Other types of cabbages and their substitutes

The cabbage family has literally hundreds of varieties worldwide, over 400 to be exact.

You can easily find more than 3 types of varieties of cabbage just by visiting the supermarkets.

Aside from green and red cabbages, the following are some of the more popular cabbages that you may encounter including their substitutes.

Brussel sprouts

Brussel sprouts look like a mini cabbage that is usually served as a side dish.

They have a delicate flavor and are often times boiled or steamed.

If you wish to replace Brussel sprouts in a recipe, you may go for broccoli flowerettes.

Bok Choy or Chinese white cabbage

Bok Choy goes with different names around the world including Chinese white cabbage, white mustard cabbage, and white celery mustard.

They look more like celery with spinach look-a-like crinkled leaves.

Bok choy is a common Asian dish that is usually cooked stir-fried. But they can also be sauteed or steamed and served as a side dish.

You may substitute Bok Choy with Chinese broccoli, regular broccoli, napa cabbage, collard greens or celery.

Napa Cabbage

Napa cabbage is also known as Chinese cabbage or Chinese celery cabbage.

Napa cabbage has an oblong yellow-green head with frilly leaves.

Similar to Bok Choy, stir-fried napa cabbage is a common dish for Asians.

Known for its mild flavor and comparably sweeter and softer taste, napa cabbage makes a good substitute for green cabbage if you wish to get a more delicate cabbage taste.

You can substitute napa cabbage with Bok Choy or Savoy cabbage.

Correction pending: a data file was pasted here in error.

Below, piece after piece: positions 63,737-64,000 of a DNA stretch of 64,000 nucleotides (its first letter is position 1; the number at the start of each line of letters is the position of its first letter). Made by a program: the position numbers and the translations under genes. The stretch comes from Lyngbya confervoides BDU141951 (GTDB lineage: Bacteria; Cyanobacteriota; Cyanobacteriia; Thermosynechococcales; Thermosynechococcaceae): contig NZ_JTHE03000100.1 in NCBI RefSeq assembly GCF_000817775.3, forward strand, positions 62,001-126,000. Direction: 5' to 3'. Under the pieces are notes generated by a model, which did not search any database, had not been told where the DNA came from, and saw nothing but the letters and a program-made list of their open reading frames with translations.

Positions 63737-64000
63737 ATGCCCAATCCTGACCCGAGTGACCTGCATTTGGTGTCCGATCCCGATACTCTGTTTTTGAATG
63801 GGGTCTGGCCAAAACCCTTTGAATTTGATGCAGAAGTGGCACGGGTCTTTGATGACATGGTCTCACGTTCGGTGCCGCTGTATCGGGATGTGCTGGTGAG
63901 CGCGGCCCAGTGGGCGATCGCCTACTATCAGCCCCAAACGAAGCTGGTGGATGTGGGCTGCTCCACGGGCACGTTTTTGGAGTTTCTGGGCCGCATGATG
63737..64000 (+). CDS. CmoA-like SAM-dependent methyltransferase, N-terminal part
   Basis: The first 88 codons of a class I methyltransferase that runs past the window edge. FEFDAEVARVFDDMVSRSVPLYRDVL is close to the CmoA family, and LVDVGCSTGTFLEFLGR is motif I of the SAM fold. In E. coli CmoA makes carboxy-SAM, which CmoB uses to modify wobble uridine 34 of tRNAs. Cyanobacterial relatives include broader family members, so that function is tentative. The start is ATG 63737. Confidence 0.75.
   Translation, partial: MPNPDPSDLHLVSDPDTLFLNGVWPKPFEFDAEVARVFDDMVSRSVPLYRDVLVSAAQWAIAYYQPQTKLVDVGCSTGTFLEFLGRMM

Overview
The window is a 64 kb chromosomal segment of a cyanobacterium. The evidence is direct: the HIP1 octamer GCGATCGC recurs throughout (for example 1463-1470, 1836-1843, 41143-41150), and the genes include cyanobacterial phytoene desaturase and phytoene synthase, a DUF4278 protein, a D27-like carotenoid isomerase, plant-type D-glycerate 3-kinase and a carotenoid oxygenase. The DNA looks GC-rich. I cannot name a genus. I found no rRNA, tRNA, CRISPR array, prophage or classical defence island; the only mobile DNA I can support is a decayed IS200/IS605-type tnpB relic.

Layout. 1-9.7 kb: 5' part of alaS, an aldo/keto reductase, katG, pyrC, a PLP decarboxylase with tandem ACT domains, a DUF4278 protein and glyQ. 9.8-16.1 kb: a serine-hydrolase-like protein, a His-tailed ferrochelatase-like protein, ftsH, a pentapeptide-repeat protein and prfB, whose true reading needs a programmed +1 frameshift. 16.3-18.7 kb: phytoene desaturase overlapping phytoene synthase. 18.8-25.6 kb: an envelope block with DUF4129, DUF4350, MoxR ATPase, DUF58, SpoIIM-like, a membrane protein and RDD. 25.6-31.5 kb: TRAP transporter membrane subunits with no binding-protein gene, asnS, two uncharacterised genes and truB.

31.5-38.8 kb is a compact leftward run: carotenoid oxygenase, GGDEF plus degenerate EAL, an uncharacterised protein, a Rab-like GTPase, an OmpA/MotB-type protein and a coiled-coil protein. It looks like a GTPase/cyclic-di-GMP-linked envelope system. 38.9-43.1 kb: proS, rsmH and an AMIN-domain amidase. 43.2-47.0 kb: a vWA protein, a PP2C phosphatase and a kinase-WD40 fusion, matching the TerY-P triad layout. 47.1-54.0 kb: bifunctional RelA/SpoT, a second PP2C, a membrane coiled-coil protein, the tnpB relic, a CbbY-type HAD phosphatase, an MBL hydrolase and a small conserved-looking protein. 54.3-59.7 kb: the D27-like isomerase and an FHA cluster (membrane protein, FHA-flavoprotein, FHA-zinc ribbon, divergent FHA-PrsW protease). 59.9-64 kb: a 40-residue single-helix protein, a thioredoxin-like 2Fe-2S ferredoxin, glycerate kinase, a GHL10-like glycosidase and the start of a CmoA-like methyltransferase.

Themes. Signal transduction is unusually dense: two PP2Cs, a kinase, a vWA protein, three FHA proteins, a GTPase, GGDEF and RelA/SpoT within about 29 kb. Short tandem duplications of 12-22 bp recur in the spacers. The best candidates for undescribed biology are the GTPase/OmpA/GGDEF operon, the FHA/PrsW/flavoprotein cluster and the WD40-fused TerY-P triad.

Savoy Cabbage

Visually, Savoy cabbage does not look any different from the regular cabbage.

Nevertheless, Savoy is a pretty popular cabbage in Northern Europe with its delicate flavor (though not as mild as napa cabbage) and crispy texture.

Because Savoy cabbage looks much like the ordinary green cabbage, you can use them as a substitute for green cabbage.

You can substitute Savoy cabbage with green cabbage or napa cabbage.

What cabbage is the healthiest? Ranked as the 5th healthiest vegetable on earth, Brussel sprouts are the healthiest member of the cabbage family. They help enhance the removal of toxic substances from the body, rich in vitamins and minerals, and contain antioxidants that can help prevent chronic disease.

Can you eat raw cabbage every day? Because cabbages offer a lot of health benefits, experts recommend adding them in our diet and eat them on a regular basis. You can have them raw, boiled, steamed, sauteed, or roasted. The optimal intake is around half to one cup daily or a minimum of five cups per week.